I love the book but not the show because of how Tempe is written, and you laid out the differences nicely.

As far as dialect, my dad is famous for 'crik' and 'OreGON' and all sorts of things from his upstate NY upbringing, and he hasn't actually lived there for nigh-on 30 years. XD
The Coalition For Disturbing Metaphorshalfshellvenus on August 14th, 2009 12:49 am (UTC)
I'm enjoying the book a lot, especially because I don't have to look at sloughing flesh or maggots or other grossness (I can't watch the CSI shows at all). I like both versions of Bones, but the one on the show sometimes frustrates me with her aggressive cluelessness in social interactions (lecturing a priest/bishop/whatever-he-was on why God is a mythical creation. I mean, I come from the same viewpoint she does, but that's something that should mostly stay in your head and not come out your mouth!)

Do you pronounce "noon" and "warm" the same way I do, or are they different for you?

I know the only slangs the Pac NW has are "pop" (shared by lots of other parts of the U.S.) and "spendy." I only discovered about 15 years ago that "spendy" was regional slang. During a business meeting. :0

Language specialists used to say that children tended to speak as their mothers did (back in the days when mothers stayed home, I suppose). I had a friend who grew up in Eugene and a professor who grew up in Portland who both pronounced 'been' as beeeen instead of 'bin.' The Eugene friend's mother was from Philadelphia (which explains her situation), but the professor? I have no idea where his mother was from, and I'm not sure it was in the U.S. He also used to say 'shedule.' :0
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The Coalition For Disturbing Metaphorshalfshellvenus on August 14th, 2009 01:23 am (UTC)
I lived in Illinois (Peoria) for three years, and people there thought I was from a foreign country. :0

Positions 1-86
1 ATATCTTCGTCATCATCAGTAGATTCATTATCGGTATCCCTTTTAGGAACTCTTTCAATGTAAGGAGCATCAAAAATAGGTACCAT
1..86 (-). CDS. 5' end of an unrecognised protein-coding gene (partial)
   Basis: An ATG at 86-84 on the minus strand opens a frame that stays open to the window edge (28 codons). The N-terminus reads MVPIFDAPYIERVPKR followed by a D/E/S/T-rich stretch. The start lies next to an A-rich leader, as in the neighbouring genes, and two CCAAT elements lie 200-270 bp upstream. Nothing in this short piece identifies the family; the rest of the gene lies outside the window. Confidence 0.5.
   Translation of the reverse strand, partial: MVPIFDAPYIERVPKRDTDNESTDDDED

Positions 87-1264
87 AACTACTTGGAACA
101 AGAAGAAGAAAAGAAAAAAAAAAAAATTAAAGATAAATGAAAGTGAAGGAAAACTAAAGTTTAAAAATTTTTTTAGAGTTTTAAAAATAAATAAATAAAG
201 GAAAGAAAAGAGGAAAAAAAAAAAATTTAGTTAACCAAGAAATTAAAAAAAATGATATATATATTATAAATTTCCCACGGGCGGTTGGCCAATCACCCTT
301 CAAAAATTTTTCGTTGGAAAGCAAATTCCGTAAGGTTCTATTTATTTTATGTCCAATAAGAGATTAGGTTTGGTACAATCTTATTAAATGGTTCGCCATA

I know that Illinois natives say "shi-KA(w)H-go" (the 'a' is really flat), but how do pronounce Ohio EXCEPT for the way you say it?!? "Oh-HAY-oh"?

Since my husband's from California, I've noticed that the locals here tend to pronounce "Cal" with an 'l' so soft that you can hardly hear it. So when my husband refers to his alma mater, UC Berkely, it sounds as if he's saying he went to "Cow" instead. :0
never trust a big butt and a smileobeetaybee on August 17th, 2009 12:27 am (UTC)
I finished her novel Devil Bones over vacation and in the back of it there was a Q & A with her about Novel!Temperance and television!Temperence. According to the interview, she considers the television show Tempe the prequel to the books. It reminded me why I stopped reading the books in the first place. I have a hard time reconciling the two because I'm such a Booth/Brennan shipper.
The Coalition For Disturbing Metaphorshalfshellvenus on August 19th, 2009 06:30 am (UTC)
The book-Tempe and TV-Tempe just seem like utterly different people to me. They have the same talents and profession, but that's about it. Even Bones' foster-care past isn't in the books. There's an issue with Tempe and her sister going to live with a grandmother because of parental problems/death, but that's not the remotely the same as the revolving-door foster-care experience Bones so vividly described in one of the TV episodes.

I only really ship slash pairings, and even then not always. But I really like Booth and Brennan together, and I was kind of irked when she took up with "dimestore-Booth," which is to say that Sully guy who vaguely resembled Booth (but less good-looking) and had a really similar past. Stop sublimating-- go for the real thing!

Whereas the people they've paired Angela up with have actively kind of bugged me. Except for the single-episode whirlwind wedding guy she wanted to divorce. Good lord, the charm and handsomeness!